Guy Norris/SEATTLE

A federally funded, independent review board is being formed to evaluate the US Federal Aviation Administration's ailing Wide Area Augmentation System (WAAS) satellite-based navigation plan, as a delay in implementation of more than two years threatens to engulf the programme.

A revised schedule on the introduction of initial elements of WAAS is expected by the fourth quarter, says FAA director of CNS/ATM (communications, navigation, surveillance/air traffic management), Carl McCullough.

The review board, which forms "a sort of sanity check" for WAAS, says McCullough, is expected to include Brad Parkinson - a Stanford University scientist acknowledged as the inventor of the global positioning system (GPS).

The WAAS, which will allow the GPS to be used as a primary means of navigation from take-off to Category 1 precision approach, was originally due to be commissioned for initial (Phase 1) use in the third quarter of this year. "Integrity is the show-stopper issue we are facing with WAAS today," says McCullough, who adds that the FAA is "sparing no expense" to bring in expertise to help the agency and Raytheon, its prime industry contractor.

Most of the specialists for the effort are being recruited from Ohio State and Stanford universities as well as the Jet Propulsion Laboratory in Pasadena, California.

McCullough says the review forms part of the administration's efforts to "regain the faith of US Congress and the flying public to do what we said we were going to do". Interim recommendations from the board will deal with the nearer-term implementation of vertical and lateral (VNAV/ LNAV) navigation elements of the WAAS, while the global landing system capability is expected to be a longer-term proposition.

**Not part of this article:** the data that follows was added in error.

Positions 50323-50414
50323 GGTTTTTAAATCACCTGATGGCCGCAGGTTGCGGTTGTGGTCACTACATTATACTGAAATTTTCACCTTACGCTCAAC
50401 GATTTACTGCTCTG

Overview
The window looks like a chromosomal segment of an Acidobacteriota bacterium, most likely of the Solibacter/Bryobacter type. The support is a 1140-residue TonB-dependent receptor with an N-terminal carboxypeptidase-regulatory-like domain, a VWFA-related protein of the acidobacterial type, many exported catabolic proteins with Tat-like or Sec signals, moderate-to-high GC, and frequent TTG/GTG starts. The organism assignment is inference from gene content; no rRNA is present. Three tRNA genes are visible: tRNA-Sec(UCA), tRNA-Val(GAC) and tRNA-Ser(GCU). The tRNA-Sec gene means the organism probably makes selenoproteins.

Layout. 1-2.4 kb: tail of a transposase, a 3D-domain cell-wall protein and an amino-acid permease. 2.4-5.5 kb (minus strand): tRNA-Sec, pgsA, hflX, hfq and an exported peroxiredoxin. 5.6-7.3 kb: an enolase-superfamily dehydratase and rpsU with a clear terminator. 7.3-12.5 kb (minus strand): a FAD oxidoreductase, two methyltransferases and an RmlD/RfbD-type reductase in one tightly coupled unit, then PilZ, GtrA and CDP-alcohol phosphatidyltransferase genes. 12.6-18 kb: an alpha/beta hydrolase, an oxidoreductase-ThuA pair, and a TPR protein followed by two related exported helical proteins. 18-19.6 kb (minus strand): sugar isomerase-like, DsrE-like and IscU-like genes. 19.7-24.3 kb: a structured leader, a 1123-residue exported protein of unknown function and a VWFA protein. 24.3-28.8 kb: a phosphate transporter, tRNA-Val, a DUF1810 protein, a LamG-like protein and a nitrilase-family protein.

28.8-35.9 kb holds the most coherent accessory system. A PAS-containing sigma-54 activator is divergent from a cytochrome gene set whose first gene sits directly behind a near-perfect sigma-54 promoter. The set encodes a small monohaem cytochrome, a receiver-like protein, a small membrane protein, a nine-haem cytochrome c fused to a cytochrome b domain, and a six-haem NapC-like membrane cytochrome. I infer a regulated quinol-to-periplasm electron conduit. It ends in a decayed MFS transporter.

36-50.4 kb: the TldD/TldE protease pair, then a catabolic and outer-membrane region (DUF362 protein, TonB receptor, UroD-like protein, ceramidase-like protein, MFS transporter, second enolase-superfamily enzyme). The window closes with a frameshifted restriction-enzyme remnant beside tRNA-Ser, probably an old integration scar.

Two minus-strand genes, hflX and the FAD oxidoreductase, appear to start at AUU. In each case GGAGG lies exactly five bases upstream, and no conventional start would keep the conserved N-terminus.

Initial recommendations for the revised timetable, which could call for VNAV/LNAV commissioning in 2002/2003, could come as early as September.

• The FAA plans to accelerate certification of a Category 1 local area augmentation system (LAAS) by about a year to late 2001 if it can secure government funding in imminent budget discussions.

The move, which depends on at least $75 million in funding from the US Senate, could help eliminate an interim LAAS Cat 1 step which is planned for certification in the last quarter of next year.

The extra cash would allow the development of additional monitoring of ground stations which would take the system up to a proposed FAA LAAS Cat 1 standard now earmarked for certification in the fourth quarter of 2002.

Certification to more stringent Cat 2/3 standards is not expected until 2004/5, says Honeywell, which is competing with a Raytheon-led industry team for a production contract which is expected to cover as many as 143 systems.

Source: Flight International